Black holes are thought to engulf so much surrounding material that they end the life of their host galaxy. During this process, they create a highly energetic object called a quasar, which was previously believed to stop star birth. Today, researchers have discovered a galaxy that survives the voracious forces of a quasar by continuing to spawn new stars – about 100 Sun-sized stars per year.
The discovery made by the Stratospheric Observatory for Infrared Astronomy (SOFIA) may explain how massive galaxies have emerged even though the Universe is dominated by galaxies that no longer form stars. The results are published in the Astrophysics Journal.
“This shows us that the growth of active black holes does not stop star birth instantly, which flies in the face of all current scientific predictions,” said Allison Kirkpatrick, assistant professor at the University of Kansas at Lawrence Kansas and study co-author. . “This leads us to rethink our theories on the evolution of galaxies.”
SOFIA, a joint project of NASA and the German Aerospace Center, DLR, studied an extremely distant galaxy, located more than 5.25 billion light years away, called CQ4479. At its base is a special type of quasar which was recently discovered by Kirkpatrick called a “cold quasar”. In this kind of quasar, the active black hole still feasts on material from its host galaxy, but the intense energy of the quasar has not ravaged all of the cold gas, so stars can continue to form and the galaxy is alive. This is the first time that researchers have examined a cold quasar in detail, directly measuring the growth of the black hole, the birth rate of stars and the amount of cold gas remaining to fuel the galaxy.
“We were surprised to see another strange galaxy that defies current theories,” said Kevin Cooke, postdoctoral researcher at the University of Kansas in Lawrence, Kansas, and lead author of this study. “If this tandem growth continues, the black hole and the stars surrounding it will triple in size before the galaxy reaches the end of its life.”
As one of the brightest and most distant objects in the universe, quasars, or “quasi-stellar radio sources,” are notoriously difficult to observe, as they often outshine everything around them. They form when a particularly active black hole consumes huge amounts of matter from its surrounding galaxy, creating strong gravitational forces. As more and more material spins faster and faster toward the center of the black hole, the material heats up and glows intensely. A quasar produces so much energy that it often outshines everything around it, blinding attempts to observe its host galaxy. Current theories predict that this energy heats up or expels the cold gas needed to create stars, stopping the birth of stars and dealing a fatal blow to the growth of a galaxy. But SOFIA reveals that there is a relatively short period during which the birth of the stars in the galaxy can continue while the black hole party continues to fuel the powerful forces of the quasar.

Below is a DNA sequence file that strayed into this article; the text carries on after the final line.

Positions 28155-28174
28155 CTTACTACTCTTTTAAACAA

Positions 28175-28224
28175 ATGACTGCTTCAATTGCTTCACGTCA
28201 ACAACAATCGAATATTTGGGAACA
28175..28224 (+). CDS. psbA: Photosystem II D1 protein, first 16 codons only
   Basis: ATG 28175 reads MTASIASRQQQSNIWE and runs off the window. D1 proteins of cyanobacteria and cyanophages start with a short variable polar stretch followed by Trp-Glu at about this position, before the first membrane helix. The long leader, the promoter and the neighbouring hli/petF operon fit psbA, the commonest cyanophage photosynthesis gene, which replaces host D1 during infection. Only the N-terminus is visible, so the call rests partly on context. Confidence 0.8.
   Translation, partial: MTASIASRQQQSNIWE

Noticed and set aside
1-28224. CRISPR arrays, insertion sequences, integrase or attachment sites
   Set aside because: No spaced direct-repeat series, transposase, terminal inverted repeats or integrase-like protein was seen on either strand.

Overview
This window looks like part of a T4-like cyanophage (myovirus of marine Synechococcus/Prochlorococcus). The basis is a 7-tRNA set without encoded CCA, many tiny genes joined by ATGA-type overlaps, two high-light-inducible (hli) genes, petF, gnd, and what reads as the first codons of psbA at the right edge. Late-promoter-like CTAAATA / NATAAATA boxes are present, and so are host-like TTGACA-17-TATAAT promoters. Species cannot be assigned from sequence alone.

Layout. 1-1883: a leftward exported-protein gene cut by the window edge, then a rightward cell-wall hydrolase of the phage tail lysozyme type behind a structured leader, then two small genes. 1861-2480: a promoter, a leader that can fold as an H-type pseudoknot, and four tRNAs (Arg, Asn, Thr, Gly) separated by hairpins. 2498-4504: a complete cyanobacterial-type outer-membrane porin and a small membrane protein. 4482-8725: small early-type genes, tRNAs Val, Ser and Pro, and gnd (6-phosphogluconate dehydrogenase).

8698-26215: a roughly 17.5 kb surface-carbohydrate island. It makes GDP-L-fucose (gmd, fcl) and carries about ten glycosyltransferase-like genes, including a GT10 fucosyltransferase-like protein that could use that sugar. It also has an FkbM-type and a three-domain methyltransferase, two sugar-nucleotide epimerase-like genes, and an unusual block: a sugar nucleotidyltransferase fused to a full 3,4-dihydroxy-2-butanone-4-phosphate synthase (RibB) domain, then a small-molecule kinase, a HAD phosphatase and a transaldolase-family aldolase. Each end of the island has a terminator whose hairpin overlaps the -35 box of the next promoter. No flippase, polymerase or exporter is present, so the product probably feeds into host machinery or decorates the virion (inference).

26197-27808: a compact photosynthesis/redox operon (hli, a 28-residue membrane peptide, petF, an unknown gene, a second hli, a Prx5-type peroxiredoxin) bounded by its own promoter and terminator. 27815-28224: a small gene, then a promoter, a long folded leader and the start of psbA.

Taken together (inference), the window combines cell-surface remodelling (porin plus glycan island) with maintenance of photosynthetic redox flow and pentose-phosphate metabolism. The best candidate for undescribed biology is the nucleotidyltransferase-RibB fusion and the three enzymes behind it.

Rather than directly observing newborn stars, SOFIA used its 9-foot telescope to detect infrared light radiating from dust heated by the star-forming process. Using data collected by SOFIA’s High-resolution Airborne Wideband Camera-Plus or HAWC + instrument, scientists were able to estimate the amount of star formation over the past 100 million years.
“SOFIA allows us to see in that brief window of time where the two processes can coexist,” Cooke said. “It is the only telescope capable of studying the birth of stars in this galaxy without being overwhelmed by the intensely luminous quasar.”
The short window of joint growth of the black hole and the stars represents an early phase in the death of a galaxy, in which the galaxy has not yet succumbed to the devastating effects of the quasar. Ongoing research with SOFIA is needed to find out if many other galaxies go through a similar stage with a conjoined black hole and star growth before finally reaching the end of their lives. Future observations with the James Webb Space Telescope, scheduled to launch in 2021, would uncover how quasars affect the general shape of their host galaxies.
Simulations show Webb telescope can reveal distant galaxies hidden in quasar glare
Kevin C. Cooke et al. Dying of the Light: a Quasar Fading Cold Ray X at z ∼ 0.405, The astrophysical journal (2020). DOI: 10.3847 / 1538-4357 / abb94a
Provided by the Space Research Association of Universities
Quote: Galaxy Survives Black Hole Party – For Now (Nov 27, 2020) Retrieved Nov 27, 2020 from https://phys.org/news/2020-11-galaxy-survives-black-hole-feastfor.html
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